Astronauts frequently compare themselves to an extended family, and as NASA prepared once again to search for the root causes of a tragedy, Casper mourned his friends and colleagues.
“We’re a pretty small group in the astronaut office, and when you lose a crew like that, it’s devastating,” he said. “Devastating for a while.”
But then, being astronauts, they refocused on the mission, as they knew their lost comrades would want it.
Return to flight
If the Challenger disaster had killed the idea of the space shuttle as a viable commercial vehicle, Columbia essentially showed that in the long run, the shuttle wasn’t safe enough for any use.
The first shuttle commander, John Young, had declared years earlier that in terms of risk, one shuttle mission was equivalent to 60 combat flights. If anything, that judgment now seemed optimistic. The risk could not be reduced to acceptable levels, the Columbia Accident Investigation Board concluded.
There was one major catch, however. Because there was no replacement available, simply shutting down the program could be fatal to an International Space Station still years from completion.
With a risk of catastrophic failure now roughly calculated at 1-in-100, and nearly 20 missions still to run, the loss of another crew was a definite possibility. But the astronauts embraced the mission without hesitation, clearing the path for the completion of the ISS.
Eileen Collins, a former Air Force test pilot and first woman commander of a shuttle mission in 1999, was chosen to lead the 2005 mission labeled “Return to Flight.” As she saw it, her job was to make sure the bravery of her crew and those to follow was backed up by absolute attention to safety.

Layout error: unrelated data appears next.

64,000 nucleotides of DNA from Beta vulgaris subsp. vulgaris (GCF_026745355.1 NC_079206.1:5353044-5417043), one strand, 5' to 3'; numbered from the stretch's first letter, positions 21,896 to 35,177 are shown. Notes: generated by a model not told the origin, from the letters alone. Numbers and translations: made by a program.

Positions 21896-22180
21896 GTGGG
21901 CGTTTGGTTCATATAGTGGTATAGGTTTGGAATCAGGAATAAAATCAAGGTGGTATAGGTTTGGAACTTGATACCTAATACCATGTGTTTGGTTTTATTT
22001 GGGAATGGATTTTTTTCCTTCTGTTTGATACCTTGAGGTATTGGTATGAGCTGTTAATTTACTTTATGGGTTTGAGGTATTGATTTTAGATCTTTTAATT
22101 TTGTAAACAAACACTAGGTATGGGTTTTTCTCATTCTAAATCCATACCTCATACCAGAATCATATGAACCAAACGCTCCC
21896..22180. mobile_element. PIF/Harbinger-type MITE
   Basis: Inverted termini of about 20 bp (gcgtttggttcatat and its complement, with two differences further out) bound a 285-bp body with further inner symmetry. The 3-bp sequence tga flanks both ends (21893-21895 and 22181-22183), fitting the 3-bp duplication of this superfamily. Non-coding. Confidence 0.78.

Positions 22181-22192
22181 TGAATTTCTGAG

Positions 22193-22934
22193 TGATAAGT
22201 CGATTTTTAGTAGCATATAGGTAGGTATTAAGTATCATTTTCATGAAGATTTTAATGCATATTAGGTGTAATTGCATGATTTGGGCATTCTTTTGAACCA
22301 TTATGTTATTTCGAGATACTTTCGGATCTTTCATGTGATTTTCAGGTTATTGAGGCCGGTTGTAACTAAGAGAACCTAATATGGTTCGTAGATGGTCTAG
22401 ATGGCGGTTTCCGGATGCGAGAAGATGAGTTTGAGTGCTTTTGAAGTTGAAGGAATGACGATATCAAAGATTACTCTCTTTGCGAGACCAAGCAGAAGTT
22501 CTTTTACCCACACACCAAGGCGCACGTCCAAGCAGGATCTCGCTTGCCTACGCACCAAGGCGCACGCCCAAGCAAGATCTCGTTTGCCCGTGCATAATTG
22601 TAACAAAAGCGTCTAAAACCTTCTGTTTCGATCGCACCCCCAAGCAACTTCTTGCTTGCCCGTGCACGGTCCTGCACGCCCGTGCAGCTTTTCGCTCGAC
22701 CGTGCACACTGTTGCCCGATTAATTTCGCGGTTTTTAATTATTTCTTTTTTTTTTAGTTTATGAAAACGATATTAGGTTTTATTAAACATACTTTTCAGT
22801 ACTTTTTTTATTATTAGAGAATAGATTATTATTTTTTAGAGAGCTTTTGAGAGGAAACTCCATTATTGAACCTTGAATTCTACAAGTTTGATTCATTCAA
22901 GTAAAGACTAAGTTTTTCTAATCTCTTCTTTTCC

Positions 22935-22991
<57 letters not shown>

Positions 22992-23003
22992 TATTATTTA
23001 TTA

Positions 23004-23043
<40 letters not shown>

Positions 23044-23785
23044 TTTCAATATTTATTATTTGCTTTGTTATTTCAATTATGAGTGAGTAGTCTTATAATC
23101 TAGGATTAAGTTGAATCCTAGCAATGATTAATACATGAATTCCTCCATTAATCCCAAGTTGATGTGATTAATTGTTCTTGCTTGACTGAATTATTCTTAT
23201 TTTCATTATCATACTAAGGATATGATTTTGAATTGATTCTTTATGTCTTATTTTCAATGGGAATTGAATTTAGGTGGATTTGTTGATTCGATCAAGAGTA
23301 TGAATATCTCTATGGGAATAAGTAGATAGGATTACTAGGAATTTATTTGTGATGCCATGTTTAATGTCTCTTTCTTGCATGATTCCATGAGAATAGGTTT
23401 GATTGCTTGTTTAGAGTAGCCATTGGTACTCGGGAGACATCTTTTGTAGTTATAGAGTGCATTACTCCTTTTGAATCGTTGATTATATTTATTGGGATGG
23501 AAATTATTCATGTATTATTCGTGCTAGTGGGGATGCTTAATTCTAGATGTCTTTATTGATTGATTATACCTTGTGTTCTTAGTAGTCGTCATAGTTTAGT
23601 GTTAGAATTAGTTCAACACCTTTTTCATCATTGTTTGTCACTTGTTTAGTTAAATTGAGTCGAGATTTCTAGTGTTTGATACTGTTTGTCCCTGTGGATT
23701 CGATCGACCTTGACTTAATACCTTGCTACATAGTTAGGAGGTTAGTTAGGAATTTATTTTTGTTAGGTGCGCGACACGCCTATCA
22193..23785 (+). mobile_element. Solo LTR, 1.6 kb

“We’ve always known going into space has inherent dangers, but that’s a risk I wanted to take, as long as I actually understood the risks we would be taking,” she said.
So Collins traveled to factories to check the new methods for making the foam insulation that had brought down Columbia. She spent long hours with engineers and program managers going over designs and safety procedures.
She also sought counsel from the Columbia crew families.
“It was very important to them we continue the shuttle flights,” she said. “Some voices were calling for the end of the shuttle program because of the risk. The idea was, ‘OK, they had the accident, and now we’re going to stop the shuttle.’
“But the families and the astronauts together said, ‘No, we’re going to continue their mission.’”
In early 2011, space shuttle missions delivered the final major components necessary to complete the ISS. On Friday, commander Christopher Ferguson, pilot Douglas Hurley and mission specialists Sandra Magnus and Rex Walheim are scheduled to lift off in Atlantis to deliver supplies to the station. Their July 20 return will mark the end of the space shuttle era.